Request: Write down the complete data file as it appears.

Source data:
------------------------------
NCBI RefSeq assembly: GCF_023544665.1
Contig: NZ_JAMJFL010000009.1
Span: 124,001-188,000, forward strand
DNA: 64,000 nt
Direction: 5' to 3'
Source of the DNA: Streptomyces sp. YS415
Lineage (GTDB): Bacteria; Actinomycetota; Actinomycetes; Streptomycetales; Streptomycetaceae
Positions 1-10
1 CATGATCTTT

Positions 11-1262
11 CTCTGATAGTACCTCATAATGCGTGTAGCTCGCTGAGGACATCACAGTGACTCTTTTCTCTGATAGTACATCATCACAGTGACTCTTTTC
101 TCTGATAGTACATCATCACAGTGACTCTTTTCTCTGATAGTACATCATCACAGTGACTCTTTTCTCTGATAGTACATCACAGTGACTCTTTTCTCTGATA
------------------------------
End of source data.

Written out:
NCBI RefSeq assembly: GCF_023544665.1
Contig: NZ_JAMJFL010000009.1
Span: 124,001-188,000, forward strand
DNA: 64,000 nt
Direction: 5' to 3'
Source of the DNA: Streptomyces sp. YS415
Lineage (GTDB): Bacteria; Actinomycetota; Actinomycetes; Streptomycetales; Streptomycetaceae
Positions 1-10
1 CATGATCTTT

Positions 11-1262
11 CTCTGATAGTACCTCATAATGCGTGTAGCTCGCTGAGGACATCACAGTGACTCTTTTCTCTGATAGTACATCATCACAGTGACTCTTTTC
101 TCTGATAGTACATCATCACAGTGACTCTTTTCTCTGATAGTACATCATCACAGTGACTCTTTTCTCTGATAGTACATCACAGTGACTCTTTTCTCTGATA